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GOP Rule: You Get a Pass on Issues That Affect You Personally, But Don't Show Empathy to Others

 
 
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President Obama still isn't ready to endorse gay marriage, even after Vice President Biden gave his endorsement.

You can see that as politically necessary caution, cravenness, or some combination of the two -- but please, Joe Scarborough, don't try to tell me that Dick Cheney was braver than President Obama when he endorsed gay marriage:

This morning, Joe Scarborough and David Gregory mocked the White House's efforts to push back against Vice President Joe Biden's embrace of marriage equality, with the Meet The Press host remarking "that this administration appears poised to change its position on same-sex marriage." Scarborough asked why the president's rich gay donors "don't just give to Dick Cheney because Dick Cheney supports gay marriage?" "When is the president going to be as brave as Dick Cheney?" he pressed.

Last month, at my blog, I explained how this stuff works on the right, after Marco Rubio deviated from GOP immigrant-bashing orthodoxy and endorsed a lite version of the DREAM Act:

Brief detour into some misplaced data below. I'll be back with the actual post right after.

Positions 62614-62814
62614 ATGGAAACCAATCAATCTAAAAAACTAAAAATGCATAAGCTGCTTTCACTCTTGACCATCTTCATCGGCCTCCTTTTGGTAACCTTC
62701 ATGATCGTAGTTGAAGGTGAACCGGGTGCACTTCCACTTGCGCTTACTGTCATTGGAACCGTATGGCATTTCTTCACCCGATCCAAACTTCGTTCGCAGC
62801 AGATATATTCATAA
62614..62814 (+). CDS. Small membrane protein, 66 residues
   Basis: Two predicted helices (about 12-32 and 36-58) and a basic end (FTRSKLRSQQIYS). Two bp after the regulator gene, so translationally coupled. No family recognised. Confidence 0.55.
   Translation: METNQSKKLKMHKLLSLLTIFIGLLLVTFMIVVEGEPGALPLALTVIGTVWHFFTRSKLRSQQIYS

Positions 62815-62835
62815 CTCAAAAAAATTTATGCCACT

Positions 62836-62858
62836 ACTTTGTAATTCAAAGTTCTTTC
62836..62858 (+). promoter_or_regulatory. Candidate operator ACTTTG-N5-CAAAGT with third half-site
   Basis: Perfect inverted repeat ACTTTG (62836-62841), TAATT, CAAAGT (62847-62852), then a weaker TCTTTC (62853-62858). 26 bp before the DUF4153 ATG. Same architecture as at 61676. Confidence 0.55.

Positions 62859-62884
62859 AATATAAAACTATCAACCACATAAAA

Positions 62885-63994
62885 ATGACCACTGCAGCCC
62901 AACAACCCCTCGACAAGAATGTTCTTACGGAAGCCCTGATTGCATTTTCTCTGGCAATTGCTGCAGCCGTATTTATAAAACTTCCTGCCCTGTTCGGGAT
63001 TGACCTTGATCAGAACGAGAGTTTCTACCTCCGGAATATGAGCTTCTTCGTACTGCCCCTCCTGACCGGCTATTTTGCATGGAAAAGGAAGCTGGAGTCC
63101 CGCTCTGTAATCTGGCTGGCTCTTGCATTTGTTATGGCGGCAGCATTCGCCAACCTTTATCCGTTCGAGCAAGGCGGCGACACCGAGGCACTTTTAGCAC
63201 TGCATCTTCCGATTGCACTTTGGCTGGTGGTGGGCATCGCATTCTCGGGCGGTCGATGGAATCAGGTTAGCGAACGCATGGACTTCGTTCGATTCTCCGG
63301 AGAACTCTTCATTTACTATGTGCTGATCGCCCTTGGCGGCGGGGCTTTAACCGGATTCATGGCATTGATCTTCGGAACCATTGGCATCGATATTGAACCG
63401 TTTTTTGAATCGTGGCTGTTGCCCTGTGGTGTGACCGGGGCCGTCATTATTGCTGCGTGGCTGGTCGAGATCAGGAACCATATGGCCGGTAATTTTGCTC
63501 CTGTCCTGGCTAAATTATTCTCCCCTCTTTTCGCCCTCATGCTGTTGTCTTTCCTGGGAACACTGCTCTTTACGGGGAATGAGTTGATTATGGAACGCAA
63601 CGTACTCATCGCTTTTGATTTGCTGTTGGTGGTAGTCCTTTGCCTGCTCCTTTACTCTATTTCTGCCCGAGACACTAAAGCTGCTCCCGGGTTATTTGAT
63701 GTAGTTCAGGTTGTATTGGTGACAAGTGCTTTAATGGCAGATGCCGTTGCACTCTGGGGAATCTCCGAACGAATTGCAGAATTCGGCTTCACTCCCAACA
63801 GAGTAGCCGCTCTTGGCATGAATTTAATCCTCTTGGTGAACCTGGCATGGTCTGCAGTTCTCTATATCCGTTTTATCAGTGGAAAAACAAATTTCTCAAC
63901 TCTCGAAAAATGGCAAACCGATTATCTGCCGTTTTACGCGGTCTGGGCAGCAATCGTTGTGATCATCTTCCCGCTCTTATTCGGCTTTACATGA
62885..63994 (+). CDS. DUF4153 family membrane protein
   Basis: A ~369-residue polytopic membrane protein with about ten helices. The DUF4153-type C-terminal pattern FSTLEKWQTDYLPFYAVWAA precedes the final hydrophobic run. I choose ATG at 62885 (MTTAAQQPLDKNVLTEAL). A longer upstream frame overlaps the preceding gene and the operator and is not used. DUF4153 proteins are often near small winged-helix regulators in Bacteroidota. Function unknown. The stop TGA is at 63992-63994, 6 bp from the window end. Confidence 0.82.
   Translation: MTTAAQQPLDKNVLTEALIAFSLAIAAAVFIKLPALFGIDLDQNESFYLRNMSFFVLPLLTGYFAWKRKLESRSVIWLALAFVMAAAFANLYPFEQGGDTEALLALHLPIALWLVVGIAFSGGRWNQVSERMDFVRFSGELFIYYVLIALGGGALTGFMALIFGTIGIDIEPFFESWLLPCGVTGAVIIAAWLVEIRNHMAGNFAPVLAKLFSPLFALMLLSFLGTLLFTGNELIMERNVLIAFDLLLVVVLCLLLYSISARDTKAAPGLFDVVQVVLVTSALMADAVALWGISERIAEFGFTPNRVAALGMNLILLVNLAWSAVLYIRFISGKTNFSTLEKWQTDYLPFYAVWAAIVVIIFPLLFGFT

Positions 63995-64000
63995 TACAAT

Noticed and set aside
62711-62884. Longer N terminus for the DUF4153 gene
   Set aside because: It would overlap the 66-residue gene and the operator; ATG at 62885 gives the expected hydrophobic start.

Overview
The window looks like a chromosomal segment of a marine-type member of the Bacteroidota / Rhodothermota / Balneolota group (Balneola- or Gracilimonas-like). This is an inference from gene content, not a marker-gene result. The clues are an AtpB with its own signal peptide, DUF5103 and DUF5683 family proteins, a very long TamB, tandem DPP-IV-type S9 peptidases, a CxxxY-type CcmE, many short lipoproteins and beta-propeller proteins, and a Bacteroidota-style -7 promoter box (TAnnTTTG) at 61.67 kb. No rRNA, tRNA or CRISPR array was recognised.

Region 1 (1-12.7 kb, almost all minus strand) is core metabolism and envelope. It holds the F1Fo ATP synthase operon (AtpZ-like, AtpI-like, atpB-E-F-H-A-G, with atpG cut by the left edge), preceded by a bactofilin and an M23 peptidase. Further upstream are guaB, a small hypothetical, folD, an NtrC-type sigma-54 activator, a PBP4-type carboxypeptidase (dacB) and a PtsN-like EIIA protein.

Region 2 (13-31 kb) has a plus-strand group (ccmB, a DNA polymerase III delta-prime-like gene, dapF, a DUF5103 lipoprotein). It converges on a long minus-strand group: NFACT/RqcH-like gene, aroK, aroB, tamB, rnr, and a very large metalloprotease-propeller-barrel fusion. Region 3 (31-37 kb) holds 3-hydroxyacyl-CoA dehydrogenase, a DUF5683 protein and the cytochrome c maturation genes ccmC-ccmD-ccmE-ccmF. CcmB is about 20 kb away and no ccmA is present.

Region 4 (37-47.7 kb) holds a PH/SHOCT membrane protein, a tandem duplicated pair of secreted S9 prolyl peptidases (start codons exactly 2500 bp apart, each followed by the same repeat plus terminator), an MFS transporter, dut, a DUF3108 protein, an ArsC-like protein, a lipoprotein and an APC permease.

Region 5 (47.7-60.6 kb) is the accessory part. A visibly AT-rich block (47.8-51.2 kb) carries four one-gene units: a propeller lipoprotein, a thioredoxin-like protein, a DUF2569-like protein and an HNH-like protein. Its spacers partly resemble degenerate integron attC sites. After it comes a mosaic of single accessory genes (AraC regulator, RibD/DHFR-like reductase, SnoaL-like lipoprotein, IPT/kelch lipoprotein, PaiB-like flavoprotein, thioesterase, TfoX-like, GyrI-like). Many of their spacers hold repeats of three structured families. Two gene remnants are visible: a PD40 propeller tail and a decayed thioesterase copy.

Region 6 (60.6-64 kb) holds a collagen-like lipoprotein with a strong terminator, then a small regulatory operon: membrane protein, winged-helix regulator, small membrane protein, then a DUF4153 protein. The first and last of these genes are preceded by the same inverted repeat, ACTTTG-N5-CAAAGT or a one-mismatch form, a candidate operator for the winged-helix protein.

Republicans want their politicians to be hardcore, but if you're a GOP pol, you get a pass on certain issues if they affect a group of which you're a member. That's why John McCain, a torture victim, was able to get away with saying that waterboarding is torture. That's why Dick Cheney, father of a lesbian, was able to get away with positive words about gay marriage. That's why, more recently, the usually extremely hardcore congressman Allen West, an African-American, was able to get away with expressing outrage at the death of Trayvon Martin.

These carve-outs for Republicans basically track with right-wing thinking about empathy: If an issue doesn't affect you personally, or an affinity group of yours, why should you give a crap about how it affects other people?

So that's why Cheney was given a free pass by the Republican base. That's why he wasn't brave.

Oh, and please recall that Dick Cheney just so happened to endorse gay marriage in August 2004 in response to a conveniently timed question from a voter on the campaign trail in 2004 on the very day that his partycirculated a platform calling for a constitutional gay marriage ban. So if you think Biden and Obama are cynically sending mixed signals, well, perhaps they're following the reelection template of George W. Bush and "brave" Dick Cheney.

(X-posted at No More Mister Nice Blog.)

 

Booman Tribune/No More Mister Nice Blog / By Steve M. | Sourced from

Posted at May 8, 2012, 5:50am

 
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